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Friday, January 16, 2009

It Wuz Always 'Bout Tha Numbahs

With apologies to Herbert Kornfeld for the robbed title.

I'm really busy, but the bottom line is that we are beginning to see some positive signs. Call it the first third of the recovery process. That's for the US, but there are some relative positives indicating a bottom elsewhere in parts of Asia on certain industries.

So the forward edge trajectory has shifted into a leveling pattern, aside from the bad debt issue. That is a big issue indeed.

But for the US, FUT, survey, real incomes all forecast spending uptick in second quarter. This was a trickle-up recession and it will be a trickle-up recovery. Slooooow.

There is still a huge shake-out in industry coming, especially in parts of Asia. And there's still a lot of bad debt to be dealt with over the next few years. And then there is the looming Eurobank bomb, which is going to start really causing problems in 09.

The bad part is that if the US launches a "green" energy program, we blow it all out. Then incomes reverse again, and lala, US depression. The bad debt is just the bad debt. There's nothing you can do to fix it. You just have to go down with it or work it out.

A lot of more traditional US adjustable mortgages are adjusting lower, so add that to real income recovery, and you've got consumer recovery. First pulse shows up this spring, and then it slowly builds (under current conditions) through another year, at which point you have a net stimulus of approximately 250 billion. Many people will be paying a few hundred less a month on their mortgages. And those foreclosures are not all bad either; many individuals will be renting for far less. Freddie Mac is negotiating with individuals to stay in their foreclosed homes and pay market rent. Not a bad idea at all.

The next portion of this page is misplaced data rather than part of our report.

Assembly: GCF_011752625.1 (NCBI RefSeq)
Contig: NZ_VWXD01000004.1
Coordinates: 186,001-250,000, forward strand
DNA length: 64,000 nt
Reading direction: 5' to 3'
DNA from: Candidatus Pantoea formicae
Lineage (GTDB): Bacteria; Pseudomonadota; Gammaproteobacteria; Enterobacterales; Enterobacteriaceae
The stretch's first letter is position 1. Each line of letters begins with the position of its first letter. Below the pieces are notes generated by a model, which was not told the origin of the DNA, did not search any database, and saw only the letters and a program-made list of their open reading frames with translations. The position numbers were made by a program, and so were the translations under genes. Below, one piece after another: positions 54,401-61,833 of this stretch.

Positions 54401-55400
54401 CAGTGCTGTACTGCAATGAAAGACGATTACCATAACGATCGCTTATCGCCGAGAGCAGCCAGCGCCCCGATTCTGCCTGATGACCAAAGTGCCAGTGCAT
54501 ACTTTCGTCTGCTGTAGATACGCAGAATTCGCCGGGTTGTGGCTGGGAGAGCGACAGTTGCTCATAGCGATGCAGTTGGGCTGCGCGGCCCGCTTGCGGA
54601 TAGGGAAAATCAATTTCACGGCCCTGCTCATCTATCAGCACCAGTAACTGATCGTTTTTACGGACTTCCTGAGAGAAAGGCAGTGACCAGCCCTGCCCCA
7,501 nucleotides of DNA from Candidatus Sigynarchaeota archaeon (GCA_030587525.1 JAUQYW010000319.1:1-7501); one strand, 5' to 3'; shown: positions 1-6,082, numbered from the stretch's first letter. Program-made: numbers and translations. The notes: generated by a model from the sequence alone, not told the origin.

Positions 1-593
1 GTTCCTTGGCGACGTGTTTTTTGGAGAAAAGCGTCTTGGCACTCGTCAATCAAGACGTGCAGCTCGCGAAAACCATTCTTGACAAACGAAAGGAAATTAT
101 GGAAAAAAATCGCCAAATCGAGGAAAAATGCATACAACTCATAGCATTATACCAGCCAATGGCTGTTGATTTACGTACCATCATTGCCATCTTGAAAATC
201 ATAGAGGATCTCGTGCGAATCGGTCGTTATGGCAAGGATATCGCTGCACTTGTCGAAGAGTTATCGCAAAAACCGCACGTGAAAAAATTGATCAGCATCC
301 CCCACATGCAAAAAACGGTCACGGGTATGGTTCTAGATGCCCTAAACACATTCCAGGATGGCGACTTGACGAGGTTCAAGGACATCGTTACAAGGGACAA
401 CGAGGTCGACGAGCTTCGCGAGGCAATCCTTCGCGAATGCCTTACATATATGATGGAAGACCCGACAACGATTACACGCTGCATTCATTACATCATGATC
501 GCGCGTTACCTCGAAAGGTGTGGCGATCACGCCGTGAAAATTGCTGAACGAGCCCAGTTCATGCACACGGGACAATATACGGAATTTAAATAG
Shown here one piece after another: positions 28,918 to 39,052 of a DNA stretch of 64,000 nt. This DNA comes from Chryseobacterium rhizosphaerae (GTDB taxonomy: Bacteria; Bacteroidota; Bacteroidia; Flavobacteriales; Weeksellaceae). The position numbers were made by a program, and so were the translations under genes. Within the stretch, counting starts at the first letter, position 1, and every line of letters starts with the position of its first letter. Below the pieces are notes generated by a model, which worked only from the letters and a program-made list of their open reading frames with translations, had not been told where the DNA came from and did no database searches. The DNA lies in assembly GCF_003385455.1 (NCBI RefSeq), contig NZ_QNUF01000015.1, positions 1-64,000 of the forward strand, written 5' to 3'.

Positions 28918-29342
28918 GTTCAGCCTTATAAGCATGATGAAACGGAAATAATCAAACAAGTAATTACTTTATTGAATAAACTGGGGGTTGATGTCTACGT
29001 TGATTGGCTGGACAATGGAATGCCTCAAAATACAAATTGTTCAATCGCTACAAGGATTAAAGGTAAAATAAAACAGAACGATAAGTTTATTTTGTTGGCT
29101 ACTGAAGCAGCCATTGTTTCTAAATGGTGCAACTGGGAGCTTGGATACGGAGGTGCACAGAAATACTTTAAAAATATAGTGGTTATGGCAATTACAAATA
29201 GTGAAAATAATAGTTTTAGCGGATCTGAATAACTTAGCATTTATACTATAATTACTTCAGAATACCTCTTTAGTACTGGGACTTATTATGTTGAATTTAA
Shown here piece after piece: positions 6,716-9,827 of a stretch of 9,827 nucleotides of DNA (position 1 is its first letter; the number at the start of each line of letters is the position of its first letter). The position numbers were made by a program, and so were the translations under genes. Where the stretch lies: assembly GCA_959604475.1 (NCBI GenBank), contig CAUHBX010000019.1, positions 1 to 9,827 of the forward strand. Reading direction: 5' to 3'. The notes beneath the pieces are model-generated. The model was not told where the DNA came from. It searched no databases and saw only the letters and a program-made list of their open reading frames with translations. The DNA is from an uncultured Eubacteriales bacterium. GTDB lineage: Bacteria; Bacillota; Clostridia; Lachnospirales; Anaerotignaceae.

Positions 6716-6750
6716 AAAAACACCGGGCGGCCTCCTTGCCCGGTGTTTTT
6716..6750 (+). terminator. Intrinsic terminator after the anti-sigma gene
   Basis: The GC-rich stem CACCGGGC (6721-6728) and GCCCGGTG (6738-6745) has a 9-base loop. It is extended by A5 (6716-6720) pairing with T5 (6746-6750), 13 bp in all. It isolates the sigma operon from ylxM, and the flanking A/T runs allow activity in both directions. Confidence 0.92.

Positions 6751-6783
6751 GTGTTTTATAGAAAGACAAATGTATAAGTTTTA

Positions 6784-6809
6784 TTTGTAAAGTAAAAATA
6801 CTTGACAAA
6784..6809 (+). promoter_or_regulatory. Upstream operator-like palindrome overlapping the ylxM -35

True, the higher unemployment is a drag, and that drag will build. Nonetheless, this is where demographics starts helping. There will be more income stability due to retirement funding (public, SS & the like) over the next sixteen months than we have seen in the last few recessions.

US credit is still pretty easy by anything but recent norms, and the recent moves by the Fed to buy consumer debt securitizations have further helped. So now it is a matter of time, which will mitigate matters, and stupidity, which may cause the US to stage yet another remake of the Titanic.

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